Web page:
Journalists should remain unbiased in their articles

In the era of #MeToo and #TimesUp, it is not rare to see stories about alleged assaults in newspapers, magazines and online. We at The Guilfordian fully support this public conversation and will strive as journalists to ensure that our reporting on these issues is factual, unbiased and timely.

On Jan. 13, an article was published on by staff writer Katie Way entitled “I went on a date with Aziz Ansari. It turned into the worst night of my life.” The article is about an anonymous 23-year-old woman, referred to as “Grace,” who was allegedly sexually assaulted by Aziz Ansari after a date in September 2017. While the story is one that needs to be told, we at The Guilfordian disagree with the methods of writing and reporting that Way used.

Our first objection is to the level of subjectivity used in the article. Although the investigative news piece is about the extremely sensitive issue of sexual assault, it features comments not only from Grace, but also from Way herself. For example, Way describes Grace’s outfit the night of her date with Ansari as a “good outfit.” Details such as this make the account subjective rather than objective and attempt to sway the opinion of the reader. We at The Guilfordian will always strive for the utmost objectivity in our news coverage. We also have objections to the amount of time that Way gave Ansari to respond to the allegations. She offered only six hours on a holiday weekend, instead of the journalistic standard of at least 24 hours. This action demonstrates a lack of journalistic integrity, which is the basis of maintaining a reliable and trustworthy newspaper.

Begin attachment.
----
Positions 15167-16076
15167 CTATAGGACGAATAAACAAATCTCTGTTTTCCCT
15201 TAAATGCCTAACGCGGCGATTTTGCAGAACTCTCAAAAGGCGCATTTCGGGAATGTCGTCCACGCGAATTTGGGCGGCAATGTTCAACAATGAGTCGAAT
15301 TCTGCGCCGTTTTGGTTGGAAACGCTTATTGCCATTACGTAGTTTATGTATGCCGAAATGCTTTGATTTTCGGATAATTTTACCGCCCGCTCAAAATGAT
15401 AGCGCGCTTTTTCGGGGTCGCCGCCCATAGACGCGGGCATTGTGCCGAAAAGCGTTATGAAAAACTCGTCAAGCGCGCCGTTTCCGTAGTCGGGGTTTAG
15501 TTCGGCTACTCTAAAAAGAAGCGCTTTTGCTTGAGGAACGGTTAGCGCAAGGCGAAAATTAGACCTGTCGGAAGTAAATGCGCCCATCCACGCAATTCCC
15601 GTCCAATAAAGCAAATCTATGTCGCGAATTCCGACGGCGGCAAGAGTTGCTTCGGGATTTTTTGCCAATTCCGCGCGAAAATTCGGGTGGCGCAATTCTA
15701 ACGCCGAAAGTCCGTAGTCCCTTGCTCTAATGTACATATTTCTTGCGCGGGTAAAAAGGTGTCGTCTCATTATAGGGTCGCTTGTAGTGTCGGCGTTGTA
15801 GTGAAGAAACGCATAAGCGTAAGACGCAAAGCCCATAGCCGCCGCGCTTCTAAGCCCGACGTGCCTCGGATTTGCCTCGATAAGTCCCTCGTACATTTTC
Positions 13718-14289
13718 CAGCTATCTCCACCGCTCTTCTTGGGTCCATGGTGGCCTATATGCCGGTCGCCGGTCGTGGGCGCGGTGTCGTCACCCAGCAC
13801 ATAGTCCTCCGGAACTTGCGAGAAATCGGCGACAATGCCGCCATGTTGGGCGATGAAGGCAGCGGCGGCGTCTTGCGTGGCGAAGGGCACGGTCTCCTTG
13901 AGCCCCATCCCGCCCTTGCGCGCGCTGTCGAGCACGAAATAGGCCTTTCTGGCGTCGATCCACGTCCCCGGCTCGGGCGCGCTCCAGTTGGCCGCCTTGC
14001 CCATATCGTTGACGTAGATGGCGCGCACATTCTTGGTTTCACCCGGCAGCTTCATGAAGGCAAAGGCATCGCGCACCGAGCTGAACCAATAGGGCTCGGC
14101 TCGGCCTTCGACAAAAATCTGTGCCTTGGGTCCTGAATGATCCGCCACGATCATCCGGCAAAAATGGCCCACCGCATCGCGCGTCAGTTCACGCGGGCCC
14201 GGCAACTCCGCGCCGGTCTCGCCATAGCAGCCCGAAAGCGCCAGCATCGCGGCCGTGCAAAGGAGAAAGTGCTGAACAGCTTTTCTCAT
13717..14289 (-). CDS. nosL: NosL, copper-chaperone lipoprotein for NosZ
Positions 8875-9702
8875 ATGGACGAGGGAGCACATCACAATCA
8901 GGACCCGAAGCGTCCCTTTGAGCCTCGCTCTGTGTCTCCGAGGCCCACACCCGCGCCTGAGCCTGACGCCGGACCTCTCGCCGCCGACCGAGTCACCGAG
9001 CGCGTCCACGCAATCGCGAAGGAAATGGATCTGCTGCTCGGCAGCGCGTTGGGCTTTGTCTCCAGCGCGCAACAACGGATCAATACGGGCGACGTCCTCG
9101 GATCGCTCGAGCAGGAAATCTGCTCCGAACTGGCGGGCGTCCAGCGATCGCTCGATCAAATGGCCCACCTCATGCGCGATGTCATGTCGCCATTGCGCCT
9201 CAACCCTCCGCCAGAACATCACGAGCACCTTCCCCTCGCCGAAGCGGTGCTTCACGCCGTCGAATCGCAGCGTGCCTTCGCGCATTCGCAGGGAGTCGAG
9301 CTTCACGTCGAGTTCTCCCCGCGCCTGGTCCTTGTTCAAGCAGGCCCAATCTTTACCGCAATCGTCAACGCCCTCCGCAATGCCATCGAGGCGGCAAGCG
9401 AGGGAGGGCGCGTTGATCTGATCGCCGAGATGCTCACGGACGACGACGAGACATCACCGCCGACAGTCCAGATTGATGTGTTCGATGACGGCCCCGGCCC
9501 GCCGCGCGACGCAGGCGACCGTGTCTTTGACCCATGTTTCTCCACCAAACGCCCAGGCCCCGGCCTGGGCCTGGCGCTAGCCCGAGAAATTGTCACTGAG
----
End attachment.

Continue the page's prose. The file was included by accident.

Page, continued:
Since The Guilfordian is not an advocacy paper but a social justice paper, we will always remain committed to telling the truth, presenting all sides of the story and leaving the judgement to the readers and the parties involved. In the case of sexual assault, we will provide a platform for survivors to tell their story through their quotes, not through our opinions.